Unisex is the new Black

It is undeniable that unisex trend has been growing for a while now. Starting off with CK One by Calvin Klein in 1994, the fragrance industry began distancing itself from the 2 extremes of gender and approached the neutrality instead. But even after that, certain fragrance notes tend to remain gender-specific (floral being feminine, fougere being masculine, etc.) Many brands and perfumers have attempted breaking the pattern, but it is not an easy task to change the stereotypes that have been ingrained in the minds of consumers whether subconsciously or not.

If you take a step back from the unisex wave, perfumes were essentially made for women back in the 19th century. In France, the bourgeois men consisted of 2 types: businessman or dandy. The dandy ones had refined tastes in styles, which led them to use perfumes which were actually meant for women. For instance, Jicky by Guerlain was a popular choice among men. Only in 1934, Caron, a French perfume house, released the first ever male fragrance in history, named Pour Un Homme (meaning ‘for a man’ in French). This was the start of the perfumes for men, and intentionally or not, the segregation of perfumes in gender-specific manner.

Calvin Klein’s CK One was definitely a sensation with its provocative campaign images and marketing movement, becoming the bestselling perfume in US in the mid- 1990s. The concept was clearly embracing both genders, with its citrus top notes, floral middle notes and amber-musky base notes. The scent itself is not anything crazy, personally. However, it is indeed magical that it goes well with any sort of gender orientation.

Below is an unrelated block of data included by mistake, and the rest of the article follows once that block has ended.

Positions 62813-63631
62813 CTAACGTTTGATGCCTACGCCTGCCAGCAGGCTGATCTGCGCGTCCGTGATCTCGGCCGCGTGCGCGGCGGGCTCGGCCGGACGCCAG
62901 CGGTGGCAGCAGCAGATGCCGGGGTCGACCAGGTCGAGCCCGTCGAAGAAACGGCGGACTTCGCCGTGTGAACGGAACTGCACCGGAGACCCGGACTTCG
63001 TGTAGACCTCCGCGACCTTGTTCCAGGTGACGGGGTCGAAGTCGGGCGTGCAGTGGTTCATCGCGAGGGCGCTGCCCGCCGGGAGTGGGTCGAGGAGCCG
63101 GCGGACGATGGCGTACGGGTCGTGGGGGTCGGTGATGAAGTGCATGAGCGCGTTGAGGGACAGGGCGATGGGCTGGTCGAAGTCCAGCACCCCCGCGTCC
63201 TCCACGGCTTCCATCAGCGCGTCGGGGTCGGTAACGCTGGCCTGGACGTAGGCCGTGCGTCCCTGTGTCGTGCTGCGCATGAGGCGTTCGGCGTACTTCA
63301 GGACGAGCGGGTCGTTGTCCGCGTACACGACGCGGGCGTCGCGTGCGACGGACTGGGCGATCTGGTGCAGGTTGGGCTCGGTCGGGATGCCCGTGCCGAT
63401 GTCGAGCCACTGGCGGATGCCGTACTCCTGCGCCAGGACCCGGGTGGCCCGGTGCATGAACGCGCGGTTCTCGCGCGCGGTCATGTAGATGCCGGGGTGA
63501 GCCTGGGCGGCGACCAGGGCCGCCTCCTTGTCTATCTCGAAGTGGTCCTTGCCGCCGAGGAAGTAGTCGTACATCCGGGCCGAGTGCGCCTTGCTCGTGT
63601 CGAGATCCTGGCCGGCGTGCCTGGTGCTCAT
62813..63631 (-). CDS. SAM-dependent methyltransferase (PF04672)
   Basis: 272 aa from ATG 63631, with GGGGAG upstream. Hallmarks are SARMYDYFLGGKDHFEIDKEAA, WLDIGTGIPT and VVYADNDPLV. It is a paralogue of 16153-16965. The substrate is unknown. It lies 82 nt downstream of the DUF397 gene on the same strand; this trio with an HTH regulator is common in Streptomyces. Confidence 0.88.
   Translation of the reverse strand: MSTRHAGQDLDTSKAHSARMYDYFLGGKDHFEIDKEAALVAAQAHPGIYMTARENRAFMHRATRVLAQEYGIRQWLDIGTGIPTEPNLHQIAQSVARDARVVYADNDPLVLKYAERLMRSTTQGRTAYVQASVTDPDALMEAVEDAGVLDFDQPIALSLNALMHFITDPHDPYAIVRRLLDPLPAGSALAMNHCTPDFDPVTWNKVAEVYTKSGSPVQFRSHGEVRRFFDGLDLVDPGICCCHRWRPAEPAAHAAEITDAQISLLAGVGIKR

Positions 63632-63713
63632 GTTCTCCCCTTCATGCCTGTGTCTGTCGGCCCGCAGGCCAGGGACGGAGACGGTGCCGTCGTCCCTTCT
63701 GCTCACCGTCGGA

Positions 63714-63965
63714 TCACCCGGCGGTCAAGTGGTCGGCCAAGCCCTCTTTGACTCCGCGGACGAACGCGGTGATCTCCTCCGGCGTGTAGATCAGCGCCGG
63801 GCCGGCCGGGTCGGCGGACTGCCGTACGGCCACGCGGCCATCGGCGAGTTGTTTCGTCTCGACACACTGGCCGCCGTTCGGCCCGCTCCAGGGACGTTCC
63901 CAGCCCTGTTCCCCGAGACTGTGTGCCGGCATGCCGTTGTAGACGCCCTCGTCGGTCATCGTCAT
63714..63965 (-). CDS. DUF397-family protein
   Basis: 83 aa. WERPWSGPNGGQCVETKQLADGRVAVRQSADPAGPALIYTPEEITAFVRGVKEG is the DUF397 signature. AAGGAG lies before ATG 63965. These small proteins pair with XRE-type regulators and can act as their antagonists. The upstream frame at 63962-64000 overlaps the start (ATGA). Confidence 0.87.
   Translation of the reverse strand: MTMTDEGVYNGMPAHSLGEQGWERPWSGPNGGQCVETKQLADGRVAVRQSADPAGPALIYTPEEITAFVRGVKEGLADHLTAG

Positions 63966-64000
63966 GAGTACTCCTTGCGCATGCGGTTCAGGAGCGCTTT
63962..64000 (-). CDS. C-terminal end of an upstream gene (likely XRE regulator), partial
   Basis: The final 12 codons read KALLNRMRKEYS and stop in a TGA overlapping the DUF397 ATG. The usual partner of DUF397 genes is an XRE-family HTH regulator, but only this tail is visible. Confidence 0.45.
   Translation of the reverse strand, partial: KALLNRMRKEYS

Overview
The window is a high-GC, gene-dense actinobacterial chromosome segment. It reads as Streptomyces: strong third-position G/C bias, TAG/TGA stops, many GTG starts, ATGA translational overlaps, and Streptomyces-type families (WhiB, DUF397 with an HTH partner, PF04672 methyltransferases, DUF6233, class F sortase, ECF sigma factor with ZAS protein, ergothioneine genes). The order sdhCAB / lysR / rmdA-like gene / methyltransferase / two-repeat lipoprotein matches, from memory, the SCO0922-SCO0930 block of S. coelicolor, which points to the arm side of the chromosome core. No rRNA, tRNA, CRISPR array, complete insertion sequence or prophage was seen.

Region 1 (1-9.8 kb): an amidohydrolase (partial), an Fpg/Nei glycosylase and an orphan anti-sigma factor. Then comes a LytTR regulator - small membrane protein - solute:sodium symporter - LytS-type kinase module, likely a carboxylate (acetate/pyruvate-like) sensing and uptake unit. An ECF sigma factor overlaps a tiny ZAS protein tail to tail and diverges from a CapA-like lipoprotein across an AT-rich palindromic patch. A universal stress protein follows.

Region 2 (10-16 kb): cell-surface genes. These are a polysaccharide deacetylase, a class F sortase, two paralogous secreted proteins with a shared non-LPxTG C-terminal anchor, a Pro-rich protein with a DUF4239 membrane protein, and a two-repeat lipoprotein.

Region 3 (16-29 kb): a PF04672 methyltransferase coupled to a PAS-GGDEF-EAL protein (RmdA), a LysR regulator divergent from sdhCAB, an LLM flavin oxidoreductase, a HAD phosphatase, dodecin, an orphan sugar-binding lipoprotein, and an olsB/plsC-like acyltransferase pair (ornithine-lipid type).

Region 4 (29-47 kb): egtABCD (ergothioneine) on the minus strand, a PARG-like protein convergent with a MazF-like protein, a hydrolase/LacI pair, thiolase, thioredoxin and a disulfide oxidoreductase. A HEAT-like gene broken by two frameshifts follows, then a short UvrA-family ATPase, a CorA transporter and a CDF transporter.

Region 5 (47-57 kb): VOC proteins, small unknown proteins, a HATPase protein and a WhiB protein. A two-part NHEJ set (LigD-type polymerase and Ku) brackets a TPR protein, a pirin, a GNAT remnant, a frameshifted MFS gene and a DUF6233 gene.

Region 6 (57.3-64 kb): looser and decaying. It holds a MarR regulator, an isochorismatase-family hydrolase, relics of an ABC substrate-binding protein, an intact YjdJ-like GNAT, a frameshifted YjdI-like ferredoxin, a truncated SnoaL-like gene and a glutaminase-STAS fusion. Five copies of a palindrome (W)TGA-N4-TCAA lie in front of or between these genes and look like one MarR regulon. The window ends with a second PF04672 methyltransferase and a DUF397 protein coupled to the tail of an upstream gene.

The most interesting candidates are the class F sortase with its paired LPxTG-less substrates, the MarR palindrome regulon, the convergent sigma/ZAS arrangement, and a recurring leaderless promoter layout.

Fast-forwarding to the current generation, many unisex perfumes have been released to date. Well-known brands like Jo Malone, Diptyque and Le Labo focus on creating fragrances that are wearable regardless of the gender or age. More established and fast-commercial brands like Estee Lauder, Lancome, Givenchy, Giorgio Armani, Dior, Chanel and Guerlain release unisex fragrances from time to time but are still more inclined to target a specific gender when promoting their fragrances. When such huge players act on the market, stereotyping seems unavoidable. Majority of fast commercial perfumes are still labeled and classified under their respective gender which is like a glass wall, something that the contemporary indie brands are attempting to break down.

It is also an interesting point that women are more willing to explore male fragrances. For instance, Eau Sauvage of Dior, supposedly men’s fragrance, gained more popularity among women since its release in 1966. Not only that, albeit it differs from region to region, women generally use or purchase fragrances more frequently than men. Naturally, fast commercial brands target the more lucrative audience: the women.

Nonetheless, with the rise of metrosexuals and acceptance towards such lifestyles, more unisex products are expected to be released into the market. However, the movement to completely neutralize the gender-specific industry like fragrances are yet to be known if it is going to be successful, with its history of being female-centric, and the long-established belief that fragrances are too ‘feminine’. From a personal standpoint, such cultural aspect should be questioned and altered before the true unisex fragrance market can rise.

 

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